Littell's Living Age/Volume 162/Issue 2095/After the Rain

From Wikisource
Jump to navigation Jump to search
For works with similar titles, see After the Rain.


All day the wild nor'-easter had swept across the plain;
All day against the lattice had plashed the driving rain.

And every budding flower, and every blade of grass,
Had owned the wild March weather, and bowed to let it pass.

Dull morn and joyless noontide, had worn themselves away,
The sun sank sullen to the west, behind a shroud of grey.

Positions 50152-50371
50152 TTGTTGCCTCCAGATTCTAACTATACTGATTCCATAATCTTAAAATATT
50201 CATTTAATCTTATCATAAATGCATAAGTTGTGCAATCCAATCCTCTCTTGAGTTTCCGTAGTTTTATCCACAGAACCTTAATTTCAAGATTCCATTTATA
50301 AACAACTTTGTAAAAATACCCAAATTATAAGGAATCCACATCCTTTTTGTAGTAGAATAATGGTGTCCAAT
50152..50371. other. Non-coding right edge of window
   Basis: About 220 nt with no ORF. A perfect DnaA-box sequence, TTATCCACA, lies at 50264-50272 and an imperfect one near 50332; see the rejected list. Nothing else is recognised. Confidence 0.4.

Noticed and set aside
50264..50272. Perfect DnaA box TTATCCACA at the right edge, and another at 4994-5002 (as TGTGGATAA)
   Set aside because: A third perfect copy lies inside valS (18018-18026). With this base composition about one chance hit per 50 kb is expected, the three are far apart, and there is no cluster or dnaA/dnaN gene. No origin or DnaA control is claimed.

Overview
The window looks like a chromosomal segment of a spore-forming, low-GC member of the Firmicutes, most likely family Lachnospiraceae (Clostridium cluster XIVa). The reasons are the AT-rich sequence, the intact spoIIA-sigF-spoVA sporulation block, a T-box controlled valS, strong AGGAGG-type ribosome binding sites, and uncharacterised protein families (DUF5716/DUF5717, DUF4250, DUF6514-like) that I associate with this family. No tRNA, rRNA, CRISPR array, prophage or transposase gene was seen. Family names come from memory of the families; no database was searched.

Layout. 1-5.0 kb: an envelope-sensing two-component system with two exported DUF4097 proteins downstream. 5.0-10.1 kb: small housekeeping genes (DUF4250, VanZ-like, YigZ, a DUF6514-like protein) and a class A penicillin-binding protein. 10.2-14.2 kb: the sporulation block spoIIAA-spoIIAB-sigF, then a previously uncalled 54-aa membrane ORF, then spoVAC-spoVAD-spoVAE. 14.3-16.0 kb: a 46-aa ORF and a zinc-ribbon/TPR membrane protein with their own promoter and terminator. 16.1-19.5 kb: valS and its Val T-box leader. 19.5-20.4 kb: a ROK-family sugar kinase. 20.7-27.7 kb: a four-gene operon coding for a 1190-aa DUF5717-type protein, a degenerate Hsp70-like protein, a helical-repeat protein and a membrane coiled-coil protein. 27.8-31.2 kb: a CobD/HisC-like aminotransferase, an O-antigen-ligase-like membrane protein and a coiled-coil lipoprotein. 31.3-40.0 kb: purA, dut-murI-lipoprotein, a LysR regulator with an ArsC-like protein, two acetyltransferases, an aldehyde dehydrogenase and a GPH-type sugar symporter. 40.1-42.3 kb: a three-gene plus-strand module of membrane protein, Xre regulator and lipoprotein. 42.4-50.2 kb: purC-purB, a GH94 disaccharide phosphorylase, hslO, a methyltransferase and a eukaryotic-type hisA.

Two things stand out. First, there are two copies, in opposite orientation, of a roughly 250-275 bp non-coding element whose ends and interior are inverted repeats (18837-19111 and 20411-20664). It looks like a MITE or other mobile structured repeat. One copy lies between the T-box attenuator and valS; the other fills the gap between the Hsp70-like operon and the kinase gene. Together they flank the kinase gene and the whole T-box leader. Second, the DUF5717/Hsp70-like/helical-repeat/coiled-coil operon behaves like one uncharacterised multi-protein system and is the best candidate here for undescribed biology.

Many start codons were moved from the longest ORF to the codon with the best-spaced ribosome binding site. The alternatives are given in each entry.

Sudden the great clouds parted, like a yawning cavern's mouth,
Soft and tender gleamed the light, the wind blew from the south;

And every drooping blossom raised her fair rain-washed head,
The primrose glimmered 'mid her leaves, the violet in her bed;

Catching the golden radiance, out blazed the daffodil,
And from the greening hedgerows the sparrows twittered shrill;

And where a woman waited, her eyes flashed back the light,
And with a happy smile she said, "My love will come to-night."